Hamiet Bluiett's joyful jazz
by Seth Rogovoy

(GREAT BARRINGTON, Mass., August 26, 2004) -- You don’t have to wait until next weekend’s Tanglewood Jazz Festival to get a dose of real jazz. On Saturday night at 9, saxophone legend Hamiet Bluiett, a founding member of the World Saxophone Quartet, makes his annual appearance at Club Helsinki ( 413-528-3394) in Great Barrington.

“I’m tired of everybody acting all serious all the time about music,” Bluiett told the Eagle in an interview in 2000. “I mean, it’s not a comedy show, but why not be joyful?” This from a musician with impeccable avant-garde credentials: a founder of BAG (Black Artists Group), the St. Louis equivalent of Chicago’s experimental AACM (Association for the Advancement of Creative Musicians), a bandmate of Lester and Joseph Bowie, Charles Mingus, Abdullah Ibrahim, Muhal Richard Abrams, Sam Rivers, Don Pullen, Babatunde Olatunji, and fellow saxophonists Julius Hemphill, Oliver Lake and David Murray in the groundbreaking World Saxophone Quartet.

“Too much music today makes you want to go out and shoot someone,” said Bluiett. “Sure, sometimes I’m mad and it comes through, but the feelings in my music can run the gamut from joy to terror.”

Bluiett has displayed that gamut of emotions in several concerts at Helsinki over the years, as he rescues the baritone saxophone from its reputation as the Rodney Dangerfield of the sax family. In Bluiett’s hands, the baritone attains levels of eloquence never dreamed of for the unwieldy, walrus-like instrument. This is partly due to Bluiett’s willingness to extend the instrument’s range beyond what convention dictates (including squawks and squeals into the soprano range), but also a product of Bluiett’s advanced musical intelligence and free-thinking approach to group improvisation and harmonies.

“Music is exhilarating,” said Bluiett. “I have a love affair with it.”

Hector on Stilts: Catchy pop

Who knows why they left Tucson, Ariz., for the Berkshires? Who knows why they decided to call themselves Hector on Stilts? What we do know is that the cousin duo of Jeb and Clayton Colwell, who do their band business as Hector on Stilts, write vaporous, ineffable, catchy pop songs that variously recall the Beatles, Steely Dan, U2, and the Police and a host of other easygoing, harmonious artists. Maybe it’s their legacy – their fathers were the co-founders and songwriters for that golly-gee pop outfit, Up With People, in the 1970s, and the six-foot-eight-inch Jeb claims the late Anthony Quinn as his maternal grandfather. The group also claims the status of first storefront rock band to be part of the Storefront Artist Project in Pittsfield, and they have a terrific new four-song CD chock full of catchy new songs. Catch them on Saturday night at the Dream Away Lodge in Becket (413-623-8725), starting at 9. Brooklyn-based group The Minors will warm up the crowd.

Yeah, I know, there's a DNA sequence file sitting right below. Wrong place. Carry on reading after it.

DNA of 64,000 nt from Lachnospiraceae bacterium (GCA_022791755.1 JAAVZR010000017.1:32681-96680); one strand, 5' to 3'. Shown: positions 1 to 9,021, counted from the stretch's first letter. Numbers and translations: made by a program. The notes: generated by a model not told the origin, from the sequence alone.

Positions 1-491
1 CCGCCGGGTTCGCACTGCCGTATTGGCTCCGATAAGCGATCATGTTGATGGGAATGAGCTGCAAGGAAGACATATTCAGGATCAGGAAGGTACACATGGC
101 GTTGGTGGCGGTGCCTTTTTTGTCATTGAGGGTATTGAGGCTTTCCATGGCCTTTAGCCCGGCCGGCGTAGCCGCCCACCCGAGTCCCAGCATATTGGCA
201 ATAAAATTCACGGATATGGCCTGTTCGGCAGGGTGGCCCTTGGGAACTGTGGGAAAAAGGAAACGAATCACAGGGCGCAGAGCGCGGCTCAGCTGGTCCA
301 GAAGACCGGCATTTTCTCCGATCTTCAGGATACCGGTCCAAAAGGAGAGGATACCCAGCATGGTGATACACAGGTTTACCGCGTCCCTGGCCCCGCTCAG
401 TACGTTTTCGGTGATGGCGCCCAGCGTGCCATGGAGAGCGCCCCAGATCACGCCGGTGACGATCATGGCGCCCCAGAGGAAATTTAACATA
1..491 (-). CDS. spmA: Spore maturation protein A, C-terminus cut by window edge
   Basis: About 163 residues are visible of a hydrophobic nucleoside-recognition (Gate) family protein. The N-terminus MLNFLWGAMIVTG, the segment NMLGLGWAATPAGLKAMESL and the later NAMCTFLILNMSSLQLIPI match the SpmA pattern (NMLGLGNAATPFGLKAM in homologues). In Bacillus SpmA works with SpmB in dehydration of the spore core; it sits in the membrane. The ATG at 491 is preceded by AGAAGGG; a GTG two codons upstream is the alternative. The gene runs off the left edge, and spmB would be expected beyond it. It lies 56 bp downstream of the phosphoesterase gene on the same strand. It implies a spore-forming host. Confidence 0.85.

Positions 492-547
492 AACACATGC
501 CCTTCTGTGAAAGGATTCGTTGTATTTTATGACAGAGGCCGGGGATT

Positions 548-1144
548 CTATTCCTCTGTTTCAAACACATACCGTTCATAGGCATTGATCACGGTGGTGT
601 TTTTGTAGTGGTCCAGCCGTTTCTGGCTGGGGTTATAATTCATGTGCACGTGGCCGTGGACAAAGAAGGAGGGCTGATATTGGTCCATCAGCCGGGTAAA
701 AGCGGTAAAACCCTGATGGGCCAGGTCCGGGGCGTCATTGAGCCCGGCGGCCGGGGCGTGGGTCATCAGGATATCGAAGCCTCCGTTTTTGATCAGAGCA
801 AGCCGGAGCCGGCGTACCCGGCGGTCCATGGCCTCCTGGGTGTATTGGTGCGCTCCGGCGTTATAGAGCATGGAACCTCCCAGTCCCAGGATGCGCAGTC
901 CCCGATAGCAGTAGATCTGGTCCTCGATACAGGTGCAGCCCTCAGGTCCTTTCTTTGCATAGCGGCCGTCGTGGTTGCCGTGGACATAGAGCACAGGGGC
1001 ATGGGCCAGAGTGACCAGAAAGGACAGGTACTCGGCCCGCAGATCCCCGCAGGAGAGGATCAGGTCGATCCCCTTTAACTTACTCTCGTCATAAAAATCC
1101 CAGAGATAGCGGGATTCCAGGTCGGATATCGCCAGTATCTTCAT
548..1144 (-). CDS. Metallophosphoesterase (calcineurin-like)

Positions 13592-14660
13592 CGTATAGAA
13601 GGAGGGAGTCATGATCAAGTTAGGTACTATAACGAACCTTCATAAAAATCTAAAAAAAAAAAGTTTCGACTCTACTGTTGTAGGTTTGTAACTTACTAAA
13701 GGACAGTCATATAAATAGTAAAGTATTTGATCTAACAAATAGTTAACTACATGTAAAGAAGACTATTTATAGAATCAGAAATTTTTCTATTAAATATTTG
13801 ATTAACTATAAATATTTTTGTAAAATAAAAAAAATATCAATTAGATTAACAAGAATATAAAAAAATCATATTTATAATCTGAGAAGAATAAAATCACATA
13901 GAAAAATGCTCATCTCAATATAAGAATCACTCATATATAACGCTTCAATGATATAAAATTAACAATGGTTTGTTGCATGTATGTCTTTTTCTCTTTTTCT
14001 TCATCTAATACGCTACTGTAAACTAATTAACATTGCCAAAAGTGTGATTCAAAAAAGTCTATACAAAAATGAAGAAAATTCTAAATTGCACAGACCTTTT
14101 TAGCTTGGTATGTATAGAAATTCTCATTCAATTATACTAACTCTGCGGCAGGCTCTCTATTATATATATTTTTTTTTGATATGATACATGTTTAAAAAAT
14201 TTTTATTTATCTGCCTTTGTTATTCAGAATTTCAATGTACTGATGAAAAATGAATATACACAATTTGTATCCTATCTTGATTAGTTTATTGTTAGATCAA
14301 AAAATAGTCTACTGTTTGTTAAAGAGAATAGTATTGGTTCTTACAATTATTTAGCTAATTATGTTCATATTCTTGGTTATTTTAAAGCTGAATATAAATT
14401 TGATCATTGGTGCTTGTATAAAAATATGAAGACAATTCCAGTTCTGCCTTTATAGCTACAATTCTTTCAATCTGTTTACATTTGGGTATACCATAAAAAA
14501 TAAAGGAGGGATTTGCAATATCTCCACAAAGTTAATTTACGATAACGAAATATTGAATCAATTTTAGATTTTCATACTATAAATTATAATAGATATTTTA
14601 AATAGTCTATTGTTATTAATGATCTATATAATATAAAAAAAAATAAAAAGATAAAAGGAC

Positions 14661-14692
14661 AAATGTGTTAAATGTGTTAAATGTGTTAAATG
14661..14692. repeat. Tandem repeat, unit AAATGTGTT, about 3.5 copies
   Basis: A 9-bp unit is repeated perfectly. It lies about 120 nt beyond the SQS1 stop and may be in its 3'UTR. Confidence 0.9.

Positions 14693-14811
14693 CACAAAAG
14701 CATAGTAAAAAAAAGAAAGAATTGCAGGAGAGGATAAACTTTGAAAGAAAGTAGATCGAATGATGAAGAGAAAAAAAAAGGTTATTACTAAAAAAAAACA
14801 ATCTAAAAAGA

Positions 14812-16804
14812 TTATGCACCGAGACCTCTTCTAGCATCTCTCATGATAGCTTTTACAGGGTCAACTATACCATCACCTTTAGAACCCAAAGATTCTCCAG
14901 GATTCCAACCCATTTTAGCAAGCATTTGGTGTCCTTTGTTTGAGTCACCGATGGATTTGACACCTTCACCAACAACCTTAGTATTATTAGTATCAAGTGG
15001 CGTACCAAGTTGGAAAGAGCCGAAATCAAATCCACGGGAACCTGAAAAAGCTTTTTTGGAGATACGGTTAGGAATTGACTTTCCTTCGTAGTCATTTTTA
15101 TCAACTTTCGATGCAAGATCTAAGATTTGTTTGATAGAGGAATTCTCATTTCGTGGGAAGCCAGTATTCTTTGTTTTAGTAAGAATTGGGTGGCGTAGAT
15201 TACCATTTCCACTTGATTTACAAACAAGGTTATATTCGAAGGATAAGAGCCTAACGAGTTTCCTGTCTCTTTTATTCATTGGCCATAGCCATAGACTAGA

Vance Gilbert: Funny folk

When it came time to try his hand at being a folksinger, Vance Gilbert discovered he had a leg up on the competition. What at first he may have lacked in the poetry department he more than made up for with laughs.

“I was playing a coffeehouse in college and had written maybe two tunes,” Gilbert, who performs on Saturday night at 8 at the Guthrie Center (413-528-1955) in Great Barrington, told the Eagle in an interview last year. “Both were bad, and I played a couple of covers, enough material to get through twenty minutes of the set.

“But I needed thirty minutes of material. And I realized I was funny, and just went with that in the midst of these quintessentially abysmal tunes. But I was really funny, and it worked, and that was it -- I was hooked. And look at me now -- I’ve gone from absolute unknown up the ranks to relatively obscure.”

Gilbert has come a lot further than that, and while he still is renowned for his riotous, improvisational wit, he has made great leaps in the poetry and songwriting department, too. He has five albums under his belt, including three on the Rounder/Philo label. His most recent album, “One Thru Fourteen” (Louisiana Red Hot Records), showcases his versatile balladry, touching down in folk, blues, rock, soul, country, jazz and pop.

[This column originally appeared in the Berkshire Eagle on August 26, 2004. Copyright Seth Rogovoy 2004. All rights reserved.]

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